Caribbean islands closed borders while case counts were still small, and enforced local lockdowns. The region’s infection tally is currently less than half a percent of cases worldwide—and now, it’s one of the first destinations in North America that’s ready to bring travelers back.
“The English-speaking Caribbean has achieved containment of COVID-19,” says Dr. Clive Landis, pro vice-chancellor at the University of the West Indies and head of UWI’s COVID-19 task force. Curves are also flattening in much of the Dutch and French Caribbean. “The next phase will be critical as Caribbean countries begin to cautiously reopen their economies,” says Landis.
In that next phase, which countries are working on now, new government-mandated protocols will outline safety standards for airports, taxis, and hotels. Most property managers are retraining staff on disinfection and distancing as they face new realities on the islands. The Caribbean islands reopening are moving cautiously, in order to rekindle tourism while keeping both residents and visitors safe.
A gradual return to air travel
The U.S. Virgin Islands is poised to lead the region’s reopening, letting leisure visitors back into St. Thomas and St. Croix by way of American Airlines on June 1, though the only flights currently posted originate from San Juan, Puerto Rico.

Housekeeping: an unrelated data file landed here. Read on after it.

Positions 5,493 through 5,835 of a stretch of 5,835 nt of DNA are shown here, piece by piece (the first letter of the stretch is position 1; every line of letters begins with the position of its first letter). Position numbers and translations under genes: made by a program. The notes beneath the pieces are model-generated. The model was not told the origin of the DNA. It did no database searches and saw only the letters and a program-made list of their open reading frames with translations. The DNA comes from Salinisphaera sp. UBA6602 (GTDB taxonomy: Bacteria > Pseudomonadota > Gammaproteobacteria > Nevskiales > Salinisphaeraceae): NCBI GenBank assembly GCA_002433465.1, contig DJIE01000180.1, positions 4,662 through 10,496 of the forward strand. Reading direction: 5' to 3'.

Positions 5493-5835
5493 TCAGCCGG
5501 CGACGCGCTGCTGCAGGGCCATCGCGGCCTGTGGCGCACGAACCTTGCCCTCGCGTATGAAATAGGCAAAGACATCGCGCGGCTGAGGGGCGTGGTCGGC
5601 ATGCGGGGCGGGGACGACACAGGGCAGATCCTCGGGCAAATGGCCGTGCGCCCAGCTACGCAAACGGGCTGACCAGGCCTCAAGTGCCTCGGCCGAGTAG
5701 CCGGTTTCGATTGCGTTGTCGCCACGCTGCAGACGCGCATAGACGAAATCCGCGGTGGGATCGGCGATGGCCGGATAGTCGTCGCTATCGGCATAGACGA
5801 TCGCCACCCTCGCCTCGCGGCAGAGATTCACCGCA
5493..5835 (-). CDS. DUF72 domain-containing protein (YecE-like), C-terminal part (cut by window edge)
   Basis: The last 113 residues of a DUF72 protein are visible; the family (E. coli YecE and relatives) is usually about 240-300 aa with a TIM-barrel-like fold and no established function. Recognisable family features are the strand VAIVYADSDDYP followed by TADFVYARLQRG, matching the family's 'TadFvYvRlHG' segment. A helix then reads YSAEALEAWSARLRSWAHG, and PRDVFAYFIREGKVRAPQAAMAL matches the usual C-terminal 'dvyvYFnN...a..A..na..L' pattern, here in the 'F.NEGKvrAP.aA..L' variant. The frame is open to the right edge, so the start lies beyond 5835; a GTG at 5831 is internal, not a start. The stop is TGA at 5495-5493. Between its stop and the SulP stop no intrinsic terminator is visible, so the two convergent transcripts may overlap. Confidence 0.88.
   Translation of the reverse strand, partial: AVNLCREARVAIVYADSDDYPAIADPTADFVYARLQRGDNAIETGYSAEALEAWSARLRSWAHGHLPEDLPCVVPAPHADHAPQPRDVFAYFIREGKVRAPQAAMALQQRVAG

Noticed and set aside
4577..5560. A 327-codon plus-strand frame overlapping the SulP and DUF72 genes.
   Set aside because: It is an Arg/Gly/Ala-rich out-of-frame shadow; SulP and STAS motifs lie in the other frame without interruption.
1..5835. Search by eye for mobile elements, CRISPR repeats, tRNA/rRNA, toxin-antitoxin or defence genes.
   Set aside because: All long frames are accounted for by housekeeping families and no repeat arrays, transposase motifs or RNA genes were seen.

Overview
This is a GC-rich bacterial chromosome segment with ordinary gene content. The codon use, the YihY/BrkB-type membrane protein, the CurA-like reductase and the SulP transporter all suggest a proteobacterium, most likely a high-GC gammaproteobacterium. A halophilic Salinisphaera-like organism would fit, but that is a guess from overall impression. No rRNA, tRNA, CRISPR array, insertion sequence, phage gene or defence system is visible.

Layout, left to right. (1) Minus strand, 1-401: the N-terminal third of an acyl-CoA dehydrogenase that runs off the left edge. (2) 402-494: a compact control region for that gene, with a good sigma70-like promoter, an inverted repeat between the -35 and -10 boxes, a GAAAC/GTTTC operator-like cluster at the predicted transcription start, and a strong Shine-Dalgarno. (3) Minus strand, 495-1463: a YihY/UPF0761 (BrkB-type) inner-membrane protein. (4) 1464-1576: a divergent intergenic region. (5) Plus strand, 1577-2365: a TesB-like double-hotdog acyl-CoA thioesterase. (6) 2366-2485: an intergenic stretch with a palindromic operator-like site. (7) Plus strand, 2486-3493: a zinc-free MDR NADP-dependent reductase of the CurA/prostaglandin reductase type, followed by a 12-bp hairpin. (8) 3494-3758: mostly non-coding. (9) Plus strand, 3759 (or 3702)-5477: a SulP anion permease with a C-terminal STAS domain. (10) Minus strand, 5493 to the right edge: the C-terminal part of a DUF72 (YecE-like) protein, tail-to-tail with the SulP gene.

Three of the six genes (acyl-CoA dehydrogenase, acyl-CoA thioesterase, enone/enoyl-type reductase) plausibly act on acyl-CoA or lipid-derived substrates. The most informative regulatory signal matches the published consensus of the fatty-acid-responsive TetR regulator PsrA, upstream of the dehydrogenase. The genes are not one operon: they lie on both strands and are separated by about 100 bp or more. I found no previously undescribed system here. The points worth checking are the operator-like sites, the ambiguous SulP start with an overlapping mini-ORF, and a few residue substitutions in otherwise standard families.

“The airlines are all expected—assuming that we keep the same mandate of June 1—to increase flights to the territory,” says USVI commissioner of tourism Joseph Boschulte, who added that Delta has expressed plans to add flights at travelers’ increasing request.
Following USVI, Antigua is set to open on June 4, with one American Airlines flight from Miami. St. Lucia will also allow U.S. visitors back on June 4, and American Airlines will operate the single inbound flight from Miami that day. The region hopes to eventually welcome U.K. travelers back, but British Airways isn’t expected to restore flights until July.
Aruba and Grenada also intend to reopen in June, and Belize and the Bahamas are slated to follow in July.
JetBlue is “planning a slow increase as borders are opened and restrictions are eased,” says Tamara Young, a corporate communications representative. “In June, we tentatively plan to offer limited service to 13 international destinations.” In the Caribbean, those destinations include flights to Grenada, Jamaica, the Bahamas, Haiti, Turks and Caicos, and St. Lucia.
Travelers to the Caribbean will either be tested on arrival or have to present proof of a negative virus test taken 48 hours before boarding. St. Lucia and Antigua fall into the latter camp. However, testing availability could be an issue—in the U.S., the Centers for Disease Control and Prevention’s current recommendation still doesn’t include testing individuals without symptoms. Once there, visitors will be expected to wear masks and practice distancing in public places across the region.
The need for leisure travel